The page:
Plaintiff takes a different view of the dispute. Plaintiff defends the breadth of his requests, which he has narrowed during discussions with defendants, and predicts might be narrowed further upon receipt of defendants' updated privilege logs. Plaintiff argues that defendants, as a public entity and its officers, have a statutory obligation to preserve and disclose these records to people like him, and their inability efficiently to do so is their fault, not his. As to the relative equities, plaintiff repeats his claim of that he was laid off under circumstances implying *579 retaliation, and that he does not now have enough money to pay the extraordinary costs of searching defendants' ESI. Plaintiff proffers that he has found a vendor who has quoted a price of about $27,000 to search defendants' ESI (although it is not clear from the “preliminary pricing estimate,” Exh. B–3, that this is an apples-to-apples comparison with defendants' low bid). Plaintiff characterizes some of defendants' assertions of undue burden as speculation, but he reasserts his willingness to compromise with defendants to ensure that no one bears an inappropriate burden during discovery in this case.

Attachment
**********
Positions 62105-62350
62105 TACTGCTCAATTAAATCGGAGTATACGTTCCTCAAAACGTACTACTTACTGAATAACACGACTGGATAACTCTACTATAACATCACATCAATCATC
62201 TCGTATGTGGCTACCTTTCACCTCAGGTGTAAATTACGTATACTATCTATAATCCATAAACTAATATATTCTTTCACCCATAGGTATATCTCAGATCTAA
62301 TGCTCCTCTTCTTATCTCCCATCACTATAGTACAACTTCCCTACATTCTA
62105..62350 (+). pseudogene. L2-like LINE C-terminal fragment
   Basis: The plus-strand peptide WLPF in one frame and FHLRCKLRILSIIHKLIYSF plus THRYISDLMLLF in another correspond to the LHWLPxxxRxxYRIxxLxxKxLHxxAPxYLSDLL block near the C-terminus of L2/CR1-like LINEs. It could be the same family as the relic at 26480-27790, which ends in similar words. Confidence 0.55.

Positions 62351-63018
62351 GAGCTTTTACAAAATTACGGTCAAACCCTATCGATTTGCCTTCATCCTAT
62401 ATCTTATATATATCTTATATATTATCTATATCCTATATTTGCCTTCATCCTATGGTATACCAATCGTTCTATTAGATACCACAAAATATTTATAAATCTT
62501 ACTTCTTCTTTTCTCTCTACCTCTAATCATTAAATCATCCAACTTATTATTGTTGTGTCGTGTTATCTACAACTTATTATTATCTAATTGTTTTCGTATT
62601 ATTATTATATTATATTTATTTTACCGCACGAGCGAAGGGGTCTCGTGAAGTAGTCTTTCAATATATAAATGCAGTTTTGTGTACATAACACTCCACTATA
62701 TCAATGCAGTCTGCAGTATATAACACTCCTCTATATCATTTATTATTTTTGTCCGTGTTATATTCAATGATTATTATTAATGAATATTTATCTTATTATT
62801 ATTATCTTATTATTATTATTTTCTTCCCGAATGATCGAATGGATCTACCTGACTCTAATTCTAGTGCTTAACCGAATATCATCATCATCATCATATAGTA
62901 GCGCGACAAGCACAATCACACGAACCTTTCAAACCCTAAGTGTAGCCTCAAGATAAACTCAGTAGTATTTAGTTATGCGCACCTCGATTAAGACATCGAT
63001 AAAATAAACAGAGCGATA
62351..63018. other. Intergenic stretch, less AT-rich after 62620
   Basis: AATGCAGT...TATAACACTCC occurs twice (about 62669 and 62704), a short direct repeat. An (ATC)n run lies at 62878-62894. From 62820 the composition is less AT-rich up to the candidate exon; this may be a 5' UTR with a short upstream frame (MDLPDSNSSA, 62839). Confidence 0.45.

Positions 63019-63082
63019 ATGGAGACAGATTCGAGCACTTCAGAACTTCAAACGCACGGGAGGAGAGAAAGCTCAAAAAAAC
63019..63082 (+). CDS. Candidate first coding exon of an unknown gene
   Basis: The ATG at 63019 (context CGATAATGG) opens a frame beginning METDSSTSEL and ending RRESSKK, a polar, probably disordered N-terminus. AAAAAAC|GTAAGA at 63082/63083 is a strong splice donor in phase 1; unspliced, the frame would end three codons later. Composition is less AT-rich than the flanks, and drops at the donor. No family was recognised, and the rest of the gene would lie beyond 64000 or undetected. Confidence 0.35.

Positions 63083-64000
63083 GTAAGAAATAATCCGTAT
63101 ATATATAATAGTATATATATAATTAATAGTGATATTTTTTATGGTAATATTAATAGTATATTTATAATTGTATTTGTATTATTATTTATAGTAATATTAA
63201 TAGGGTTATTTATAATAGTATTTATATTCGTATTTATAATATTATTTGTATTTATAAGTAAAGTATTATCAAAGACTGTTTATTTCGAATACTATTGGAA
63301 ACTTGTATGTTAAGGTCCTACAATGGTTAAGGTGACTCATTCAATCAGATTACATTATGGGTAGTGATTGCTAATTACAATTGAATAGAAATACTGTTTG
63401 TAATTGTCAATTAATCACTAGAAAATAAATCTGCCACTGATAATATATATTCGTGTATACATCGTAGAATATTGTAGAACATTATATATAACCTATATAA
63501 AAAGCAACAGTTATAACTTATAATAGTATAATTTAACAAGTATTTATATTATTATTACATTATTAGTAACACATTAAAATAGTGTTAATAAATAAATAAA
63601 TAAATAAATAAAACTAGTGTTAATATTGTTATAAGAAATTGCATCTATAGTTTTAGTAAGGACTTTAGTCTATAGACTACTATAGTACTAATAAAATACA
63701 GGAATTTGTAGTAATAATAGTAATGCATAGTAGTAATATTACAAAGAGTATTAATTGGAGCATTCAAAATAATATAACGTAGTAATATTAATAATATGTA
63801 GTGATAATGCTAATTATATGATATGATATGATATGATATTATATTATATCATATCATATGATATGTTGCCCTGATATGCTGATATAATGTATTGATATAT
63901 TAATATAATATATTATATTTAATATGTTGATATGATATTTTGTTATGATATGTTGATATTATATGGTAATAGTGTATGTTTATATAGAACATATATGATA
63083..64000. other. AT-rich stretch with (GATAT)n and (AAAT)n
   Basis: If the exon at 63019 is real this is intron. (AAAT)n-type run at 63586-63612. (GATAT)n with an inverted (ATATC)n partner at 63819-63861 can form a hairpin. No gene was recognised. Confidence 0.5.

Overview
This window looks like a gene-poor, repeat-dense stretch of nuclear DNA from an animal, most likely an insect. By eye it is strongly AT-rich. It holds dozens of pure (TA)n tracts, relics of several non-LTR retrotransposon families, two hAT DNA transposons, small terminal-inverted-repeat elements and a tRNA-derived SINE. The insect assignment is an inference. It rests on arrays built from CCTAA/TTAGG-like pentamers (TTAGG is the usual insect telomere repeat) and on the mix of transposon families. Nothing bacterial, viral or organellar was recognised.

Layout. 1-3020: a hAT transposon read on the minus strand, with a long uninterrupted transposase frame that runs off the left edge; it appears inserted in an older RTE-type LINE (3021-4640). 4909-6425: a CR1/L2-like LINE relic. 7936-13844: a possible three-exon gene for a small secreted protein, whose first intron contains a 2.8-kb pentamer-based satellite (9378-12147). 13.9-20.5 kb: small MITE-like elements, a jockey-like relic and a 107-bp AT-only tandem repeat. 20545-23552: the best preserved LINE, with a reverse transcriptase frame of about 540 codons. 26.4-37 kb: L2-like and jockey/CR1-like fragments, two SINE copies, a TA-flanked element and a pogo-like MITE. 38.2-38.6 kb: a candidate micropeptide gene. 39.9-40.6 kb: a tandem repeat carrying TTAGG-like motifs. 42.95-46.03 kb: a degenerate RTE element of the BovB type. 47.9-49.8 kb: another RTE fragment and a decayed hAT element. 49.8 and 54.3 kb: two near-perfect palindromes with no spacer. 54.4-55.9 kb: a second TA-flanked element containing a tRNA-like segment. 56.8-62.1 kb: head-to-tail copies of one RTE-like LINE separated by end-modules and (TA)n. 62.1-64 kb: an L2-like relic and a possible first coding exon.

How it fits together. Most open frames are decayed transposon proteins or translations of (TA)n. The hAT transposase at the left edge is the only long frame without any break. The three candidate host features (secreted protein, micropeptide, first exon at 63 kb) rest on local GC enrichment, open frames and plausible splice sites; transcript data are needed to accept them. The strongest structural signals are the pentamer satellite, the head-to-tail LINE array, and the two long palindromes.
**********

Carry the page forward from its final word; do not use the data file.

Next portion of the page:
Both sides make valid points. Although the issues at stake in this lawsuit are important, the potential damages are low, so that the cost of engaging in the ESI search plaintiff needs is disproportionate to the available recovery. On the other hand, defendants' ESI, particularly their e-mail, is a potentially
fecund source of relevant information that is not easily obtained from other sources. I say “potentially” because no one can say for sure what's there without looking, but if